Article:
You’ve just been promoted. The excellent work you have been recognized for has landed you a new job with expanded responsibility and significance. Perhaps you lead an organization of other talented professionals who now look to you for guidance and support. Maybe you are a leader of leaders.
The game you were playing just got bigger – and so did the playing field.
And your role has changed. What earned you this promotion will not be enough to allow you to succeed in your new role. In fact, if you continue to do what you did before, you may actually sabotage your newfound success.
You have gone from player to coach — or perhaps manager/owner. And if you jump back into the game, no one will be there to call the shots, to develop the talent, to create a strategy to advance the standing of the team, to gain the supporters and funding that will allow the team to continue to play.
Yet despite these consequences, you — like many leaders faced with similar opportunities — may have difficulty with the transition. You may have fears:
- Fear than no one can do things as well (or better)
- Fear of becoming obsolete
- Fear of failure
Fear that no one can do things as well (or better)
The problem with this fear is that it is actually well-founded. Chances are, especially if you are at the top of your field, very few will be able to do the job as well as or better than you can. But that doesn’t mean you should be doing it for them — or even along with them.
And yet you will be tempted to. Especially when the stakes are high. Or when things get extremely busy and it seems like targets will not be met if you don’t jump in or take over altogether. You may hover over people, micromanaging them or smothering them with well-intentioned guidance.
But your very fear that things will fall through the cracks may well cause that which you most want to avoid. Maybe not in the short term. In the short term, you may revel in your ability to keep the balls from dropping and save the day. But as more and more begins to be added to your plate, your problem of not having people who are skilled enough to take the baton will be even greater than it was before.
Worse yet, you will have conditioned the very people you need to develop to become dependent on you and quite comfortable performing at much less than their true capacity. In the meantime, the bigger, more strategic work that you have graduated to will be piling up and fairly significant opportunities will pass you by.
Your people may well be on a pretty steep learning curve at the beginning. They won’t get everything right. And they may resist taking on the responsibilities you used to perform. But you need to transition from performer to coach.
Give them opportunities to try things out. Let them make mistakes. Then help them to learn from those mistakes and perfect their craft. And do the same for yourself in your new role.
This leads us to the second common fear that keeps leaders from playing a bigger game.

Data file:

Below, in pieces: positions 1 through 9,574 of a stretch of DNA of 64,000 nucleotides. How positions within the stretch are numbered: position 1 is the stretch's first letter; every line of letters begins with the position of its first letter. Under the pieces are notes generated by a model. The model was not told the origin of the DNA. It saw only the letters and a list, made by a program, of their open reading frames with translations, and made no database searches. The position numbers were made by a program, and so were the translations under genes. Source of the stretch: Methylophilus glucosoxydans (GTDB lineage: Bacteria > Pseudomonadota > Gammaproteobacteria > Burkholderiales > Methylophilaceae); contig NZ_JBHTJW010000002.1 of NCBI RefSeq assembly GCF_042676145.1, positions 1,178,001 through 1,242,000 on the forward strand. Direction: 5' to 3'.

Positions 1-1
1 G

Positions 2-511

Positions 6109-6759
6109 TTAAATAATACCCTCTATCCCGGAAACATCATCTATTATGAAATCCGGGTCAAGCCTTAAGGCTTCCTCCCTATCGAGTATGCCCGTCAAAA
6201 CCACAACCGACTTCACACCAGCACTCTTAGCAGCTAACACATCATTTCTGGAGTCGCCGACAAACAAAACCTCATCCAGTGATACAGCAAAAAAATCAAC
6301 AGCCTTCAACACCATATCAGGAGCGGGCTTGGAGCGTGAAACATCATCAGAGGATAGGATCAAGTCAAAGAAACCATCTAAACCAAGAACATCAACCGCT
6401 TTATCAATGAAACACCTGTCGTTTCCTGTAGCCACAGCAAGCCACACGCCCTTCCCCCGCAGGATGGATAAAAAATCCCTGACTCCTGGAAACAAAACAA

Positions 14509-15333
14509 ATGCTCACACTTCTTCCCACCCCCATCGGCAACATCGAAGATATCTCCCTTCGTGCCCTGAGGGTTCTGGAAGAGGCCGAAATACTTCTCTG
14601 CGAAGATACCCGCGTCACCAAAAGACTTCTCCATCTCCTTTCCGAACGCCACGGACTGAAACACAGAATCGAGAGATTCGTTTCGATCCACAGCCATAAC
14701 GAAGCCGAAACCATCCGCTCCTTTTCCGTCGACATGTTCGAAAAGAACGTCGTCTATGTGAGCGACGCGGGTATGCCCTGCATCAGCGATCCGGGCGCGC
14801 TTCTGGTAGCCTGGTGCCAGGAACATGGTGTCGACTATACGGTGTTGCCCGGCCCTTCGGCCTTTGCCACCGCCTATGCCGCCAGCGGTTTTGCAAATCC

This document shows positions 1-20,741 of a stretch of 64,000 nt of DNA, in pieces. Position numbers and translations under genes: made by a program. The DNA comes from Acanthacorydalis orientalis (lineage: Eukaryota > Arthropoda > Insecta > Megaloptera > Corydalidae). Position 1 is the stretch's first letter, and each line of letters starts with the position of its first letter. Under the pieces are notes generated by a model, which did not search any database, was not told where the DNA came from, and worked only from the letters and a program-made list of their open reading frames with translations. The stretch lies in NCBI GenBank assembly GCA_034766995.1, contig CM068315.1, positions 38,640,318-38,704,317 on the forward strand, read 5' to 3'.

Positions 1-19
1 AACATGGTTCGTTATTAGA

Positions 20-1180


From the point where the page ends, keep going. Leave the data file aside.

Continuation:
Fear of becoming obsolete
It’s not necessarily a rational fear. After all, leaders who are on the brink of playing a bigger game have plenty to do. They have a whole new role to fill. But that doesn’t stop people from worrying at some level that if they teach and empower others to do what got them accolades and attention that they will somehow lose their edge and fade into obscurity.
Often when people have performed a certain role or become masterful at a particular skill, it can become infused with their very identity. And until they have performed in their new role for awhile and become accustomed to the different kinds of activities and opportunities that it brings, they are likely to continue to identify with their old role. Which may lead them to wonder, “if I’m not that anymore, who am I?”
This ambiguity and lack of role clarity can send people back to what they know is comfortable and familiar, even when they have outgrown it. And even when going back there isn’t in their best interest (or the best interest of those they lead.)
To counteract this, it is important to fully grasp the opportunities and possibilities that playing a bigger game brings. It allows you to go from being immersed in the game with a view limited from one point on the playing field to seeing the game from several different angles. You can evaluate each player’s contribution and the way they work together.
You can change the way the game is played — and in some cases, even change the rules. But only if you free yourself up from the myriad of tasks that will always be there beckoning you to come back into the operational and out of the strategic. And the lure of the old role becomes even more enticing when you factor in the next fear that keeps many leaders from playing a bigger game.
Fear of failure
When you go from executing the plays to determining what those plays should be, you enter unchartered territory. First off, it is likely something you won’t have a lot of experience doing. And when you don’t have a lot of experience doing something, it is uncomfortable.